Inversion for ocean depth and core-mnatle boundary depth

For any possible combination of thermal structure and composition, we find the depth of the ocean and of the core-mantle boundary which best fits the mass and moment of inertia of Europa. For any physical structure, the uncertainties on those two depths are quite small and are mainly due to the uncertainty of the gravitational constant (fig. 1).

We choose to not invert for the gravity acceleration (g) profile, which requires tedious iterations because of the feedback with the density profile. Instead, we approximate the gravity profile by pre-computing the values at the core-mantle boundary (assuming an average density of the core, based on the composition used), at the ocean bottom (assuming an average density of the water-ice layer combined with information about Europa's total mass) and by taking the known values at the surface (circa 1.31 m/s$^2$) and at the center (0) and by interpolating linearly between these points. The resulting gravity profile is sufficiently accurate, and does not noticeably affect our results.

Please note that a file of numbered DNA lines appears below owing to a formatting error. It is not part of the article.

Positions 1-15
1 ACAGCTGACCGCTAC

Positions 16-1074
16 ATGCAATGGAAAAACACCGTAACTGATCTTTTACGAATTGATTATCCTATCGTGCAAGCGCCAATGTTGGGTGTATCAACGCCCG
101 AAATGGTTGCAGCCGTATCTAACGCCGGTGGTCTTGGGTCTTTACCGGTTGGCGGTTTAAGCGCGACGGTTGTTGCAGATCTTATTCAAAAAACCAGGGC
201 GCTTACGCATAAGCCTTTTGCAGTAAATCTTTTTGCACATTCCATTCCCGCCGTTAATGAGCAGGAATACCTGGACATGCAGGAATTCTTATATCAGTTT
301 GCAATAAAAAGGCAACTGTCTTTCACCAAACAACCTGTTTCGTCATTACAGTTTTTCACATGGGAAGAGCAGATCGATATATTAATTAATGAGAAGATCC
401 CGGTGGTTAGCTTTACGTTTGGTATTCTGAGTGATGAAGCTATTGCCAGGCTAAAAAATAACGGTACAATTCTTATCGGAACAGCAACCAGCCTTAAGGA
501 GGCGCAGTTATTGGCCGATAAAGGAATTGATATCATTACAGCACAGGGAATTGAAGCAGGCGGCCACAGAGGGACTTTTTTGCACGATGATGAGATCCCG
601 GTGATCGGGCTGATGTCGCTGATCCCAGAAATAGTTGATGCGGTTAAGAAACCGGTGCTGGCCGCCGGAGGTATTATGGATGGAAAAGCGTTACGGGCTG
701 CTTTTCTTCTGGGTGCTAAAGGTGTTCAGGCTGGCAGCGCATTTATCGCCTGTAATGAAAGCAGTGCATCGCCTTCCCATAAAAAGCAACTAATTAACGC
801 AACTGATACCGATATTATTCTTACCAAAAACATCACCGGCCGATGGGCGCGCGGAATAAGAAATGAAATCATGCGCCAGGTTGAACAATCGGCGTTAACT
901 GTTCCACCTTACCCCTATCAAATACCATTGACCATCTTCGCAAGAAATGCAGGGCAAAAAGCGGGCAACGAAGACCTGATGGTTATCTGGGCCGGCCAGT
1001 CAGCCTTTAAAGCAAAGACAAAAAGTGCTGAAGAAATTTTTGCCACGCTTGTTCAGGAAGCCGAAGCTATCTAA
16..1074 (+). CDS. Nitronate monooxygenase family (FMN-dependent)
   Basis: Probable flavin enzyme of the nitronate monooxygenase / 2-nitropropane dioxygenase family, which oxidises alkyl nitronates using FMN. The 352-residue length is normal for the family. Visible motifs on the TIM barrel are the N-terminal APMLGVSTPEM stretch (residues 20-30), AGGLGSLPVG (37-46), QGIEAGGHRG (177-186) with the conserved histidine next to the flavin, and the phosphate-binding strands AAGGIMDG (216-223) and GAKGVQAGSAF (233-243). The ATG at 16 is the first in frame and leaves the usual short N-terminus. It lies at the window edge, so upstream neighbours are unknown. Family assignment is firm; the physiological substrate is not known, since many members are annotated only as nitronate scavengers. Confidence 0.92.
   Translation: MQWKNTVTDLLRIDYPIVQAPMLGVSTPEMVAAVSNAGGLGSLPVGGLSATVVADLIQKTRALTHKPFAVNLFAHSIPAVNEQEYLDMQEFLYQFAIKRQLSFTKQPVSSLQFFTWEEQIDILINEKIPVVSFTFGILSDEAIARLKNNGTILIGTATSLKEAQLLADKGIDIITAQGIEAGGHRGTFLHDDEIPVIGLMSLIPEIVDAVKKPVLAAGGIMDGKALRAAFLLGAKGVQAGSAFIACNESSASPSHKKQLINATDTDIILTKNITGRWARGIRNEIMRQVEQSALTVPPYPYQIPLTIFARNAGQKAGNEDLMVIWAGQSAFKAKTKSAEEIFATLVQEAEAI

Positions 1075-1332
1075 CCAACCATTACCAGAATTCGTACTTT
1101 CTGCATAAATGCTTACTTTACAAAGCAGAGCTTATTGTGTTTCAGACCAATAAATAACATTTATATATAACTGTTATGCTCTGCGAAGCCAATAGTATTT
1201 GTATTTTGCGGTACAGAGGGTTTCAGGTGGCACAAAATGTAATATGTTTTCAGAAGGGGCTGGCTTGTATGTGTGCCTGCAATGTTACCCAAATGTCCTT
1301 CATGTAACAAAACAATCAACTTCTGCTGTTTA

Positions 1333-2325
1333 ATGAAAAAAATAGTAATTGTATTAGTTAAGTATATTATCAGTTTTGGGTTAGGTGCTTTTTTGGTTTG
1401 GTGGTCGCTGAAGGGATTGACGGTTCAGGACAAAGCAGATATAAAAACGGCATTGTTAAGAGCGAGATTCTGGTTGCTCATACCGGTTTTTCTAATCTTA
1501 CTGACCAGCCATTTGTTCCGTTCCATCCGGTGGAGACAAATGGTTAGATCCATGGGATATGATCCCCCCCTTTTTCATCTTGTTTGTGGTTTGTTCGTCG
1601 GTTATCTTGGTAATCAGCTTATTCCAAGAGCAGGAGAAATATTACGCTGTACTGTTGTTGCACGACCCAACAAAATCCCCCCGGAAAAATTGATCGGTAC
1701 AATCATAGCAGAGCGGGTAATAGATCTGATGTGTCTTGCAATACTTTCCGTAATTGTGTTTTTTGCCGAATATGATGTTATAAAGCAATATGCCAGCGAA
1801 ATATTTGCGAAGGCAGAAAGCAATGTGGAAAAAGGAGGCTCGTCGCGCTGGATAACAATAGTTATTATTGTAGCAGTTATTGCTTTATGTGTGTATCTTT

Figure 13.54: Example of determination of the ocean depths and core-mantle boundary for one physical structure. Yello-reddish contours are for mass value, blue for moment on inertia values. The green ellipse is the field of possible combination of the two depths to fit mass and moment of inertia
\epsfig{file=cammarano05_2_1.eps, width=8cm}\end{center}\end{figure}

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